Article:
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The column at the left is where you customize your calendar. You can change the title, colors, the background image and the font. You can also customize how many days you want your calendar to have and add some special effects. Once you have made all your changes here, you can then add some fun stuff to the calendar itself.

Each numbered block on the calendar is actually a door. When you click on each block, you will get a box like this below.

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This pop-up box lets you put an image, video, or gif behind each door. Make sure once you have inserted media behind the doors that you click save. I do not recommend that you insert your media on a projected screen with your class watching because some of the media that pops up when you search is not school appropriate, even if you put in a perfectly innocent search term (I put in “Joyeux Anniversaire,” which is “Happy Birthday” in French and got a cartoon image of two bears mating in the snow. You REALLY have to be careful!).

Once you have finished inserting your media, it’s time to make your calendar go live. Click on “Save and Share” in the top right corner. Be advised that, once the calendar goes live, the doors are not in order. Maybe it is possible to put them in order, but I haven’t figured out how to and I don’t want to, because I can reinforce numbers this way.

Once your calendar goes live it looks something like this, with your media peeking out from behind each door, as in the image below.

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To open each door, just click on it and your media will appear. I project it on my Smart Board so my wiggly middle school students can come up to the front of the room and open a door with a touch of a finger, which I tell them to do in the target language, of course.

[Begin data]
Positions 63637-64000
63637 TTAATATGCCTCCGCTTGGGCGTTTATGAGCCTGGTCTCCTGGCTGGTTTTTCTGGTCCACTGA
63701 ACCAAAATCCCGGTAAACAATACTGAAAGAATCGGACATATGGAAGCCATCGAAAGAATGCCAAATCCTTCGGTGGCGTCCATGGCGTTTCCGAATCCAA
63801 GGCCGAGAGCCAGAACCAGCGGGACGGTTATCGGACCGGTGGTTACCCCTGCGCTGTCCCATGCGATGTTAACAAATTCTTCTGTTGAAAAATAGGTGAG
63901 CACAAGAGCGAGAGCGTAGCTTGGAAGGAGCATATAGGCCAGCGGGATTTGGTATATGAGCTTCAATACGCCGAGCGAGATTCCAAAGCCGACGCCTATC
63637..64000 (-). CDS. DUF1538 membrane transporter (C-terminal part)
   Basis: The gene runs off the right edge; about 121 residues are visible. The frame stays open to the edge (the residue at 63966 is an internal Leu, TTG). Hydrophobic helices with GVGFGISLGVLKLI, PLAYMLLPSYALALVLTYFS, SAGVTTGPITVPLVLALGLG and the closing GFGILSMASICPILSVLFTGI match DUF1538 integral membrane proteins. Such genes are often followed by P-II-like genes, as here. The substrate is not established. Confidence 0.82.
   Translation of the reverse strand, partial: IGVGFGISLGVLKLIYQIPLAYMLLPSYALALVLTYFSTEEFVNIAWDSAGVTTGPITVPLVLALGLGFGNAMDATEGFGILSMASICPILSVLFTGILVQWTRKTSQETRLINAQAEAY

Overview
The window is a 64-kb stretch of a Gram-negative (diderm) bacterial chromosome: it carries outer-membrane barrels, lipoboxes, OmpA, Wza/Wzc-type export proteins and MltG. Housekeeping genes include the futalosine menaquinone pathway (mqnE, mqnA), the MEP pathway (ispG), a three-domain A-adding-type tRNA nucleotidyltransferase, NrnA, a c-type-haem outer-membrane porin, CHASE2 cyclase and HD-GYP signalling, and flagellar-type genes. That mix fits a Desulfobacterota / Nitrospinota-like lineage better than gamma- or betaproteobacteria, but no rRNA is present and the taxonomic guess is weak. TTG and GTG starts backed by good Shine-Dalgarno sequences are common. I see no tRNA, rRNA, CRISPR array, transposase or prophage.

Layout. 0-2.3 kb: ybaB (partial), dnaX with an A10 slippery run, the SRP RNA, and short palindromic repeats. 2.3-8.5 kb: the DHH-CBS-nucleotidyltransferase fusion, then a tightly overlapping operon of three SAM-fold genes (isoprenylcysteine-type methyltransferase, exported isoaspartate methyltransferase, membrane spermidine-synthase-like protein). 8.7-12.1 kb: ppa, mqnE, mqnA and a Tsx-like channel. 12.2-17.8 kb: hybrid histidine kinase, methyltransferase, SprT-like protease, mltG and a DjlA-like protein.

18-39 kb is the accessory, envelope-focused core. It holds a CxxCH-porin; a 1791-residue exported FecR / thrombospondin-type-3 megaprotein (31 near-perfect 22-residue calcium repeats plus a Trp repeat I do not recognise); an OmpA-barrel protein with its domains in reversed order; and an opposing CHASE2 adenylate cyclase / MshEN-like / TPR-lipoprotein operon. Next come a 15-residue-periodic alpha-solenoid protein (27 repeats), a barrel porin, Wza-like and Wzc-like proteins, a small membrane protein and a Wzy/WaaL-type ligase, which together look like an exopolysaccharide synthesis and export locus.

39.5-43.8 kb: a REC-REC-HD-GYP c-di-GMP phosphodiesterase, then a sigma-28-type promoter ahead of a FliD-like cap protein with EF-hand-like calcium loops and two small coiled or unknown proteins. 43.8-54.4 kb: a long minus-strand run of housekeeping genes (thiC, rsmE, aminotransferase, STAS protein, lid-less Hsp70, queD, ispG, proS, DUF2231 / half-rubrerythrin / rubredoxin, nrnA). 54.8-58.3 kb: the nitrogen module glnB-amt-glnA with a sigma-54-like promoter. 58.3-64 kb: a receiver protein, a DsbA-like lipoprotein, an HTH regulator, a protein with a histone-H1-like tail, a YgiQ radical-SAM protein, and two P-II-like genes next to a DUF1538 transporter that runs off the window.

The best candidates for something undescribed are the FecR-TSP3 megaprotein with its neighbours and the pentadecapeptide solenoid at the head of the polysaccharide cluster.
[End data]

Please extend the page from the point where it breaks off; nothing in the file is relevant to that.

How I Use an Online Calendar in Class

I start every class with a bit of small talk about the date, weather, and important events that are coming up. The calendar is a great addition to this conversation. For example, if it is a really cold day (like today, with temperatures in the single digits), a picture of a snow-covered forest illustrates this very well. If it’s a holiday in the French or Spanish speaking word, media about that is a nice addition to a short culture talk about customs surrounding that celebration. Other things that go up on the calendar include students’ birthdays, my children’s birthdays, my wedding anniversary, a vacation week, a field trip day, a playoff game or any other special day worth mentioning. One thing you can’t do with this calendar is open up a door to a date that is in the future, so keep this in mind as you plan out your events.

The site lets you set up multiple calendars, so this year I set up a special December vacation countdown calendar. Each day on my December calendar had a word or expression behind its door that had to do with Christmas, Hanukkah, or winter. As a result, my students acquired some new vocabulary and could use some previously acquired words as well. Also, talking about getting presents is high interest, compelling input, so my students were very engaged.

I’m super excited about all the cool stuff I can do with this calendar! If you think of any other cool ideas on how to use it, let me know!